David Chang, owner/executive chef of the Momofuku restaurant group in New York has become a hero to all carnivores. I recently heard from multiple sources a story about him that made him the envy of meat loving chefs everywhere. Apparently there was a complaint at one of his properties that there weren't enough vegetarian offerings on the menu. He went to work on that immediately! The next day every single item on the menu had bacon incorporated into it! Go David!!! Speaking of vegans, kill yourself.... seriously.... If your gonna drag your weak, pasty ass out to a non-vegan restaurant for whatever fucking reason, eat before you go. It's insulting to me and my efforts and my hard work for you to come in and tear apart a dish with your fucking finicky eating habits. Or force me to drop everything and pull something out of my ass to feed you. Humans evolved as OMNIVORES! We have canines for a fuck-damn reason! Do the future of the species a favor and either recant your blasphemous ways or remove yourself from the gene-pool however you see fit! Might I suggest hanging, or a shotgun blast to the head will surely get the job done... Fuck you... Fuck your politics... Fuck your bleeding heart, limp wristed, whiny hippie bullshit... Go die! While we're on the subject, there's another sect of the vegetarian camp that pisses me off just as much as the vegans, though for entirely different reasons. That would be the "pesco-vegetarians". These are walking sacks of brain-dead meat with eyes that won't eat animal flesh.... but somehow fish don't count as animals... Apparently, they only appall the consumption of the cute animals, and have actually formulated a twisted non-logic that says fish aren't animals. You're not a vegetarian if you eat fish, you retarded fucking asshats! Maybe I'm coming at this train of thought the wrong way, if so there should at least be a different label for this group of fuckwits. Picky eaters are a different story when food allergies are involved. If you are honestly deathly allergic to foods, or are one of the poor bastards that's a celiac, we understand and will happily do what we can to help you. The occurrence of honest food allergies in humans is pretty low, however, somewhere in the neighborhood of 10% or lower of the population. But it seems like they ALL go out to eat for every meal! This is due to false positive tests, which occurs 40-50% of the time, and just plain dip-shits that say they're allergic to a food just because they "don't like it" and because they know we HAVE to take allergy claims seriously. Onion allergy claim is my favorite one. Most foods have onions of some kind somewhere in the preparation and the flavor of them that comes through in most cases is mild and almost unnoticeable. Assholes that don't like eating onions whole in any form tend to be the most common offenders of this. In any case, if you have a true onion allergy (which, by the way, most doctors have never even heard of!) there's not much I can do for you. There are onions in the ALL of the stocks we use, all of the soups, most salads, salad dressings, most starch preparations, a good portion of the vegetable preparations, and in meat marinades. If you don't like onions, just fucking say that! Ask for them to be omitted! That's not a problem. Don't sit there and lie to the server or cooks face because YOU "don't like the texture" or what-the-fuck-ever! If you have a real allergy to them, though, you're pretty much screwed. Sorry to say. "V.I.P.'s": This comes up all the time, especially in fine dining restaurants. The General Manager will come into the kitchen and say,"There are VIP's at table 6, take care of them. Make sure their plates are perfect." Now, I may be in the minority here among professionals, but my psychotic O.C.D. won't allow me to put ANY plate in the window that isn't as perfect as I can humanly make it. So taking "extra special care" with a tables food is pretty much impossible for me, I do that with EVERY table! You want me to give 'em a slightly larger portion? Sure! I can do that! You want me to send out a little freebie appetizer, or maybe a dish we've been experimenting with? No problem! I can't really do any better than I would for any other table, though, 'cause I already do my best on every freakin' order! And please don't ask me to go out to the table and talk with these people! A) I'm busy. B) I'm not good with people, and generally don't like them. And C) Most "VIP's" are total self-absorbed douche-bags, or worse, try to tell a cook HOW TO COOK! In any case, the situation could end very poorly. If it's a personal friend or family of someone in the restaurant, no problem. It's just that most VIP's aren't really accustomed to the way cooks in general talk and behave. We're normally not very good at censoring ourselves. Our crude language and gallows humor will most likely offend their sheltered little ears. That's one of the reasons we're in the kitchen, locked away from these people, and YOU are out on the floor. Leave us to our cooking, and we'll happily let you deal with the public, with your fake painted on smile. Well done: Possibly my biggest psychotic fucking hatred of all! Squirmy little shits that get squeamish at the sight of a little meat juice or blood on their plate. Marco Pierre White has been known to kick these fucktards out of his restaurant, and Bourdain talks about how he used to employ the saving of the older, almost unusable (but not quite sickness inducing) cuts of meat for these orders, marking them "reserve for well". This may sound disgusting, but when you cook the crap out of it you won't notice the difference, and I'd rather save the nicer cuts for people who will actually appreciate them! My personal approach to these nitwits is somewhere in between. I'll use an older cut that's filled with gristle and big chunks of fat and purposely burn the shit out of it. Again, I've worked very hard on these recipes, obsessing about them, developing them, even sleepless nights working them out in my head, not to mention the time it took learn how to cook it properly. Now this mush-mouth comes along and wants me to ruin it? You want me to paint a clown face over the Mona Lisa while I'm at it? Just because you like clowns? FUCK YOU! You'll eat that burnt piece of shoe leather I give you and like it, or you'll get nothing at all! I don't give a flying fuck if you aren't happy with it and NEVER come back! That's actually my goal here! So fuck off, and go back to your hut you fucking peasant! Dishonest menus: Anthony Bourdain wrote in a passage from Kitchen Confidential that "mise en place is my religion". I couldn't agree more, and would like to take that a step further by saying "the menu is my Bible" (you can quote me on that!). The plate that lands in front of the guest had better fucking be what the menu description said it was! The biggest lie perpetuated on menus is the ever present "wild mushrooms". Be it "wild mushroom risotto", "sauteed wild mushrooms", "wild mushroom compote", or "wild mushroom soup". Most of the time this means they used a blend probably consisting of Shiitakes, Portobellas, Criminis, White Buttons, maybe some White or Blue Oysters, and maybe even Trumpet Royales. While some of these are certainly exotic, NONE of them are wild! They are ALL cultivated! This is yet another of my biggest psychotic fucking hatreds! Blatant dishonesty in menu wording to make a dish sound more appealing. Believe it or not, this practice of lying to the dining public extends farther than you think. Even into the realm of sushi! Ever had Red Snapper at a sushi bar? You may think you have, but in actuality MOST sushi bars use Red Tilapia and call it Snapper. There are several reasons for this. The first being it's cheaper and looks so similar when cut into the small pieces required only a well trained eye can discern the difference. Then there's the fact that real Red Snapper looses it's color quicker and therefore doesn't keep for more than a couple days. It also doesn't freeze as well. Yes, contrary to popular belief, most sushi fish has been frozen, but there are good reasons for this that even I can't bitch about, primarily to kill parasites. The final, and maybe biggest reason this ruse is so far widespread is the unreliability of the fresh product. Red Snapper is a delicate fish that needs to be served as close to catch as possible, so it's a dice throw when you order it whether or not it will be of high enough quality to serve it raw. Health Inspectors: As soon as you see that strange face with a clipboard walking through the kitchen you know it's that time again, health inspection. Nothing gives cooks the feeling of walking on egg shells like one of these megalomaniacal power-tripping twits. Not that I'm saying they aren't needed, but the fact is most health codes were written for keeping in line the slack-jawed, hockey helmet, nose picking fucktards that work for street vendors, fast food chains, and chains like Denny's. In short, the lowest tier of this profession. The ones that don't know any better, don't care, or don't understand the germ theory of disease. In most cases those of us in the upper echelons of the industry understand better than the inspectors what is risky and what isn't. The constant changing and morphing of the health codes just adds to the frustration. They seem to delight in the fact that they know since their last visit their cryptic and sometimes illogical canon of guidelines has changed, and they also know you are unaware of this. Therefore they have no problem citing you for an infraction that just six months ago was a non-issue. They also seem to enjoy citing you for things they don't even recognize without asking any questions. I was cited once for "open container of gravy at room temperature". When, in fact, if the hyper-vigilant fuckwad would have asked me what it was it wouldn't have been an issue. It was roux, not gravy... butter and flour are the only ingredients, it's cooked thoroughly, and they are BOTH safe at room fucking temperature! In most restaurants the health inspector visits every six months or so, and it's usually unannounced. So whenever they show up there's a covert mad dash in the kitchen to make sure the walk-ins are organized, everything labeled and dated, and all is up to the last known set of standards. Passing an inspection 100% is nearly impossible, though, because even if the inspector can't find anything to bitch about, in most cases they will just look harder until they do. Not wearing gloves is their favorite citation. It appears they would have us sleep in the damn things, and the procedure they want us to adopt most of the time is impractical at best and not cost effective by any sense of the term. I once worked at a bar that served a lot of burgers, and the health inspector said he wanted to see the guy running that station put on a fresh pair to pull them out of the cooler, another to toast the bun, another to handle the toppings (which were getting cooked anyway) and yet another to season and put the burger on the grill. That's 4-5 pairs of gloves for EVERY burger sold, and we sold around 200 every lunch alone! Close to 500 every day! We got 4-500 fresh burgers in every morning! Do the fucking math! That's a huge expenditure in latex gloves! Most of the time they're getting served medium and medium rare, so the customer OBVIOUSLY understands that it will be undercooked, and menus are fucking REQUIRED to include advisories about undercooked meats! So how is this an issue at all so long as the cook in question washes his hands on regular basis?! Which, by the way, is another thing they harp on about, so every cooks station is within reach of a hand sink. They also like to drone on about the paper towel supply at each of the 4-5 hand sinks located throughout any kitchen. All the dispensers need to be full at all times, as if the paper towel fairy must be on his toes and replace every single used towel with a fresh one immediately! This is usually not a citation worthy offense, but they will still yammer about it every single time they come through. If the dispensers are less than totally full, you're gonna hear about it. We'll fill it back up when it's empty, asshole! I'm not gonna waste any time of my already hectic day to refill the paper towel dispenser if there are still usable towels in it! Get a fucking life, and get over your over-compensating Napoleon complex! You have the power to shut us down, whoopty-fuckin-doo! If there is honest reason to do so, go for it! If there isn't, again, we have knives.... a lot of them... and grease traps that conceal bodies quite nicely.... I'm not tryin to say anything, just sayin.... Parting words: I hope this little tirade enlightens somebody that needed it. Even if it does not reach any of the groups mentioned it was written as catharsis to begin with, so it's already served it's purpose. To me, anyway. I'm guessing most people browsing the food blogosphere don't fall into any of these categories, so self therapy is probably the best I can hope for, but I know there are those that find my rants amusing. In all honesty, so do I! So self entertainment was also accomplished. Phew, that feels better already! Now hopefully I won't be quite as aggravated the next time a waitron fucks up or some douche-cunt orders well done lamb chops..... but I wouldn't count on it... I know myself well enough to know better... Jack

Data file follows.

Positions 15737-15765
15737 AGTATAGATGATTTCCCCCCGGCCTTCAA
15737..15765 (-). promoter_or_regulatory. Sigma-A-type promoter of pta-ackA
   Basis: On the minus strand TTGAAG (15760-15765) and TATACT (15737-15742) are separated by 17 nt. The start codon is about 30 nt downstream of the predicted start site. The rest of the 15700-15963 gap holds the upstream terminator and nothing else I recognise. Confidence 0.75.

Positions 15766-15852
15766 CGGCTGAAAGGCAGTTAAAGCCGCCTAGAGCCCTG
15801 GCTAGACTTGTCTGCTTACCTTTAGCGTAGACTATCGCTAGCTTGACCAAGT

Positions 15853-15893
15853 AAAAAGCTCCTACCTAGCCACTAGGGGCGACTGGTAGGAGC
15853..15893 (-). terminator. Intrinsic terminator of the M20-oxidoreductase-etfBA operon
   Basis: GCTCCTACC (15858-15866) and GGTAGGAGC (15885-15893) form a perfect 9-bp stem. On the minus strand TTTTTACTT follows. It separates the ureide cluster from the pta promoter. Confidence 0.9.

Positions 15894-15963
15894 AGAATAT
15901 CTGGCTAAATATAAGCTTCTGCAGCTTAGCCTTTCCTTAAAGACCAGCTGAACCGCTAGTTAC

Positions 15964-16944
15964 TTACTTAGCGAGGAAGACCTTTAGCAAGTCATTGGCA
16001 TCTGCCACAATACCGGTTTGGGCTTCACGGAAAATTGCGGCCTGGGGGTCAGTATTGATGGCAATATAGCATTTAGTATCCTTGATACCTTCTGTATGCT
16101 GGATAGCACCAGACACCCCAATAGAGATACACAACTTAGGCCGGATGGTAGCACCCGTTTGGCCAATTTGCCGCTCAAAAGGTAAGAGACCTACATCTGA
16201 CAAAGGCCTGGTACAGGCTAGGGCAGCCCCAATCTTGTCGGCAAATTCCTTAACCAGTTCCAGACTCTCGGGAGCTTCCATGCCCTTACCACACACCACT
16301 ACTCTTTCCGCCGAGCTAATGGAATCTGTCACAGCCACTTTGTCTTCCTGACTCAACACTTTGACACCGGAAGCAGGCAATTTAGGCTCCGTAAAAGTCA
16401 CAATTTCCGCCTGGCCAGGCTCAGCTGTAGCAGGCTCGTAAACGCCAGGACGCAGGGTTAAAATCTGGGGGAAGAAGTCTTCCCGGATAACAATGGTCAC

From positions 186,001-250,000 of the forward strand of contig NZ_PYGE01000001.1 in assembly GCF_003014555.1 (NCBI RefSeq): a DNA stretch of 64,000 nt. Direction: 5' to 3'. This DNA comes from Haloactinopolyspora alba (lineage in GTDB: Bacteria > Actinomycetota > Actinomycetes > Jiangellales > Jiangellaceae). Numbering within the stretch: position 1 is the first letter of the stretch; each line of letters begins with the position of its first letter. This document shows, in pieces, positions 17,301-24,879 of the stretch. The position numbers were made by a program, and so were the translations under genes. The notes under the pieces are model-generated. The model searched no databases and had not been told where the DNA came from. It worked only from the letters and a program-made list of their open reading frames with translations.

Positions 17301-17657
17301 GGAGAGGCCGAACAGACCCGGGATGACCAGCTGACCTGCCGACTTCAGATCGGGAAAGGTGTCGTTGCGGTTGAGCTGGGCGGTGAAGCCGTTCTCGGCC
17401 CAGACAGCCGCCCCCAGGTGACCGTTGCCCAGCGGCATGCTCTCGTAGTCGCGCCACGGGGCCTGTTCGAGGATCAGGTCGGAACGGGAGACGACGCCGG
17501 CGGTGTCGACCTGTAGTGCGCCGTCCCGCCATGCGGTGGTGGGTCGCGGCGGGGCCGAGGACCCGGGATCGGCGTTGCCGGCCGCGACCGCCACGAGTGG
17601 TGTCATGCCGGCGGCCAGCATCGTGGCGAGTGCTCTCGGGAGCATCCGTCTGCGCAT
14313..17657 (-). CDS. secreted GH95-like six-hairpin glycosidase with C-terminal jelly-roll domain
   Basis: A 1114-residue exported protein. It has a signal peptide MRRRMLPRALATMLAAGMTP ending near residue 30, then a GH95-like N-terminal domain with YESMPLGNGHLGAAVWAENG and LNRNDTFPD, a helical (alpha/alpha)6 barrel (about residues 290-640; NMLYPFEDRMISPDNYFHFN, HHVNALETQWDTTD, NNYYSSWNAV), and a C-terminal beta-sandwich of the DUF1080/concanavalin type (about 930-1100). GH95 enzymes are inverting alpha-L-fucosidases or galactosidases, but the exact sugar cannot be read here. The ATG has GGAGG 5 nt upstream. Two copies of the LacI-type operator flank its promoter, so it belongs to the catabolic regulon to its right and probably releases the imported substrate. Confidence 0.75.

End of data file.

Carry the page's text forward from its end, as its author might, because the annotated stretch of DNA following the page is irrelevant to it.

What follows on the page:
What’s in a Name?

DSCN9877Chef. The word gets thrown around a lot lately. The advent of the Food Network has done much to further this phenomenon, and has even catapulted some chefs to celebrity status. Something that wasn't even thought possible just 20 years ago. There is much debate among us as to whether or not this is a good thing, but it is what it is. Most of us prefer to be sequestered away in our kitchen, far from the prying eyes of the public at large. Toiling in our secluded little universe so you can enjoy your night out, date, anniversary, -insert special occasion here-. Quite happy to not have to deal with you face to face. Toiling quite hard, in most cases, might I add. Understaffed, underpaid, overworked. This is a condition that is industry wide. We've worked very hard for the title of "chef", so it get's under my skin a little when non-professionals try to take on that moniker. In the classic French use for the word (derived from "chief", by the way), it refers specifically to the leader of a professional kitchen. Not even the other cooks in the same kitchen fit this title, only the boss. The other cooks (again, in the classic French brigade system) all have their own titles. Garde manger, saucier, patisier, ect.. Time has changed the meaning, however. I'm not sure I'm comfortable with that. I do think the definition could be expanded to include dedicated professionals. Those of us that consciously try to become better at what we do everyday, and have been doing it for longer than 10 years or so. Formal education, i.e. college/culinary school, doesn't always help, either. I've met more than a couple kids right outa culinary school that were nearly worthless in a restaurant kitchen. This seems to be a person to person occurrence, however. Everyone takes away something different from schooling, and some that go to culinary school only go because they think it'll be, pardon the pun, a cakewalk. The industry shakes these people off pretty quickly, however, when they get into the real world and are confronted with the stress, working conditions, hours, and the band of not-so-merry mercenaries they have to work with. Regardless, this is a title that I have worked very hard to attain. I've earned my stripes, done my time, paid my dues, and it wasn't easy. Several times I was ready to walk away from professional cooking and not look back, but this is all I know. Anyway, I could never survive the regular 9-5 Officespace world. That would end very poorly, to say the least... In my mind (and this might just be me, but I doubt it) "chef" is a title that is earned through hard work, dedication, blood, sweat, tears, and countless burns. I get shivers, and somewhat agitated, when I hear someone say they are a chef that doesn't even work in a kitchen. It also makes me want to slap the piss out of someone that calls them self a chef and follows it with "I work at Red Lobster". You're not a chef, dude, your a cook.... and there's nothing wrong with that! Just accept it! You're a cook! Don't try to make yourself feel better by pasting a title on yourself that you didn't earn. I find it demeaning to my efforts and hard work when the word chef is thrown around lightly. I don't go around calling myself a doctor just because I have a decent knowledge of human anatomy, and you're not a chef! I HAVE encountered a few that I let slide on this issue, however. The rest of the guys here at R.E. for instance. Currently there are only two of us that cook professionally. The others get a pass, and not just because I can tolerate being in the same room with them for longer than 10 minutes, but because they are very dedicated and have great intuition regarding food and drink. My knee-jerk reaction is still to cringe when I hear it, though. So, maybe the term could stand to be re-defined, but it's still gonna be a touchy subject with me. Then again, there are a lot of those... Jack